Lego, Danfoss, Nokia, Gumlink, Bang & Olufsen, Novo Nordisk, and Middelfart Sparekasse are the seven companies who have taken the initiative to found and invest in the new educational institution, which offers courses in the Danish town of Middelfart and abroad.
The study programme is the only one of its kind in the world and is, according to its founders, a break from the traditional innovation concepts in Denmark.
It is practical, interdisciplinary and radically user-driven. It combines humanistic methodologies together with design and business thinking. Above all, it is about people, not technology, as is confirmed by Microsoft’s well-known design anthropologist Anne Kirah, who is Director of Development for the programme.
“The aim of the programme is to help students remove their mental blinders and be able to look beyond a company’s own production-related comfort zone. It is about breaking away from the focus on technological possibilities and learning instead about the future needs of the consumer,” says Anne Kirah.
According to its founders, the establishment of the Academy is a direct result of the acute need in Danish business and industry, to learn new user focused innovation methodologies. And businesses do not believe that existing university-level innovation study programmes meet their needs.
The Academy has hit a sore point in the Danish innovation strategy: the very gap between what companies want and what the state education system actually offers. The education programme also raises a number of fundamental questions as to what the recipe for effective innovation should be, particularly as the programme is a radical change to existing areas of study within the education system.
The 180º Academy follows the MBA model, where the instruction is planned to meet the needs of part-time students to fit around a student’s job. The course contents have been inspired by some of the world’s leading design and innovation schools, including the Stanford Institute of Design and the Institute of Design at the Illinois Institute of Technology.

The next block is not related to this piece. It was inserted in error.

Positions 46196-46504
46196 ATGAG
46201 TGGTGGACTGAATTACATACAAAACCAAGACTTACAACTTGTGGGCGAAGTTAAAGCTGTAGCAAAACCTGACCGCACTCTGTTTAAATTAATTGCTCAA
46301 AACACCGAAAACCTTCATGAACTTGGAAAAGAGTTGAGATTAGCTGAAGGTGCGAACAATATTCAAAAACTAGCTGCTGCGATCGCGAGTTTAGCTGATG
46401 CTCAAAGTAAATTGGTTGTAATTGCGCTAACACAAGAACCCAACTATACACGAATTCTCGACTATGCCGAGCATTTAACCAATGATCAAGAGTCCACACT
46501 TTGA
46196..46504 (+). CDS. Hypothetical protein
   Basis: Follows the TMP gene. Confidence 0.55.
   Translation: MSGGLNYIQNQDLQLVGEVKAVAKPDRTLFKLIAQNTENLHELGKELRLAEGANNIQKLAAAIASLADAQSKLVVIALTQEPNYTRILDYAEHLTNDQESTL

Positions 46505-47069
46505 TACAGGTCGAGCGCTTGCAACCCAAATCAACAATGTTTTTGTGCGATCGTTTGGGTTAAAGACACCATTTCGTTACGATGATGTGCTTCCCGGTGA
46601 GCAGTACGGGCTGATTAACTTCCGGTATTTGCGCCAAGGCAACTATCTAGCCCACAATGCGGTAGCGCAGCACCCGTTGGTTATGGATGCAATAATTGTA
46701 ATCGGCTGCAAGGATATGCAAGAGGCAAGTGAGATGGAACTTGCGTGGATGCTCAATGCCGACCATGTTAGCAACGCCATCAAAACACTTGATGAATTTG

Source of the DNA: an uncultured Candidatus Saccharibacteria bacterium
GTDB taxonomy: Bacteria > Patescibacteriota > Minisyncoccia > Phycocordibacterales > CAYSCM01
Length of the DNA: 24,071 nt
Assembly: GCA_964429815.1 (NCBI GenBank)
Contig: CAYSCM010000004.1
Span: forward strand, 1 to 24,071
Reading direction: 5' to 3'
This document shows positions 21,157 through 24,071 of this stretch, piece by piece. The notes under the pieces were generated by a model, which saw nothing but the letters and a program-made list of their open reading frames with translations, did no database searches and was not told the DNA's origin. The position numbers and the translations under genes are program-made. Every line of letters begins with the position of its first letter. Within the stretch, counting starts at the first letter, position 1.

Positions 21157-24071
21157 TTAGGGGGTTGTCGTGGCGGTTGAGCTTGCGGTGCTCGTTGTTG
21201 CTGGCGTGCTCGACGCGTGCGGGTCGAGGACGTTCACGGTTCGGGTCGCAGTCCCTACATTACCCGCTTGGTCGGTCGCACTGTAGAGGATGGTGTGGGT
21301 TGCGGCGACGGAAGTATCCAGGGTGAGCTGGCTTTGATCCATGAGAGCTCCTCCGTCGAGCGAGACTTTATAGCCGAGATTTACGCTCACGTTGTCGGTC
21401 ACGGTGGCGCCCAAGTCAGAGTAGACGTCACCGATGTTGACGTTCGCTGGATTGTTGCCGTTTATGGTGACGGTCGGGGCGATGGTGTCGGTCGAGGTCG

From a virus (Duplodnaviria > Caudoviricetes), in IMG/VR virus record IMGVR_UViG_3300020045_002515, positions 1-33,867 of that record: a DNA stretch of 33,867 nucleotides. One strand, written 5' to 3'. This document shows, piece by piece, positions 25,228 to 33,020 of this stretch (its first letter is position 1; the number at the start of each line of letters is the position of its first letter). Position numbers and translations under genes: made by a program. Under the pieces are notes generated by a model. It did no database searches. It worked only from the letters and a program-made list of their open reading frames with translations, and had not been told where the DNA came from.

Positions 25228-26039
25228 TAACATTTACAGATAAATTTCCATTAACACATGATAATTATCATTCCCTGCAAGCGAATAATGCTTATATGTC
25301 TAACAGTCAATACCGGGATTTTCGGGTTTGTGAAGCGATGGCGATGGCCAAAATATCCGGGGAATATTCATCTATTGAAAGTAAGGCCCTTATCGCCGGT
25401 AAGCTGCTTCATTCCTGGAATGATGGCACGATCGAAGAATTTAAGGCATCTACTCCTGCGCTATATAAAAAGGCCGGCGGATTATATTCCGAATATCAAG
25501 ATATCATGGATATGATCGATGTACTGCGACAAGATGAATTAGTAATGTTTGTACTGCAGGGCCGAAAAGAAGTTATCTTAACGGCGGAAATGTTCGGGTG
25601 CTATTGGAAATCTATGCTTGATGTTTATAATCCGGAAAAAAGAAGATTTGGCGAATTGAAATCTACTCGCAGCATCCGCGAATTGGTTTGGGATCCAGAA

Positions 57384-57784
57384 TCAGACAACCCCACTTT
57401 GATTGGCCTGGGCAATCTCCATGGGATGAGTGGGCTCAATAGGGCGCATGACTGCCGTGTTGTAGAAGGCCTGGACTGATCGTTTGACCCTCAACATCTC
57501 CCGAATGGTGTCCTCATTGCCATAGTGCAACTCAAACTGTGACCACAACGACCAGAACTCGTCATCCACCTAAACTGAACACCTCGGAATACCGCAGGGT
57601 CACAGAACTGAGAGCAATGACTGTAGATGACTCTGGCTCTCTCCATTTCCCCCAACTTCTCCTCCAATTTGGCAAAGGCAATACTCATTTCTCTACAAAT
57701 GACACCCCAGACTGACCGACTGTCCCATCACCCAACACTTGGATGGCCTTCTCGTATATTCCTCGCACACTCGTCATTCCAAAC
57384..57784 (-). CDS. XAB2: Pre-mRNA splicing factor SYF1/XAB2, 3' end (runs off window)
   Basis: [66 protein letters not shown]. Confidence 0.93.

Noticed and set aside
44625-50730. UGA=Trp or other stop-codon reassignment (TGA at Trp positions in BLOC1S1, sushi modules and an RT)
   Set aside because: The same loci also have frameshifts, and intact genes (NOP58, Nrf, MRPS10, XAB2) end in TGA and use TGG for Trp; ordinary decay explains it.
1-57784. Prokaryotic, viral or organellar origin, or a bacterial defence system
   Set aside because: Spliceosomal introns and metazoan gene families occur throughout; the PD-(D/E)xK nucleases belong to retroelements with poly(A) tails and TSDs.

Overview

Features of the programme can be summarised in the following four points:
- The programme breaks away from technology driven innovation and concentrates instead on applying ethnographical methodologies for systematic collection of knowledge and data about life patterns, so as to identify needs that companies have not yet uncovered.
- The education is interdisciplinary and trains students to operate in all areas of the innovation process from data collection and needs analysis to design development and development of prototypes and, finally, to commercialisation of the product.
- The programme is practical. Students are not examined or assessed according to academic performance, but rather from practical experience with innovation.
- The education programme has been privately funded and is conceived as supplementary education for employees and managers who already have several years of employment experience.
According to Anne Kirah, traditional, technology driven innovation is a relic from the industrial revolution. This type of innovation is no longer sufficient today in an era when a product’s lifecycle is becoming shorter and shorter. There is a constant need to know and adapt to consumer needs.
“The majority of companies make technology driven innovation. They are more concerned about making modifications to a product they already know. They have tunnel vision. How can you get any new ideas if you only ever look at existing possibilities and at what your competitors are doing? You cannot be innovative from within your own comfort zone.”
“At 180º Academy we will teach students to open their eyes to completely new markets, by analysing people’s needs,” says Anne Kirah.
During their course, students will be introduced to the traditional, ethnographic, participant observation methods, whereby they have to go out and observe people in their everyday lives before even attempting to put words and thoughts together as to which products they are likely to need in the future.
Students will then be thrown into a creative design phase, whereby they first have to analyse the data they have collected, learn various tools for idea development, and get to know the development of prototypes so as to finally be in a position to work with the actual commercialisation of the product.
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(Experientia/Putting People First will shortly publish an interview with Anne Kirah, in part also as its contribution to the upcoming European Market Research Event, which Kirah co-chairs.)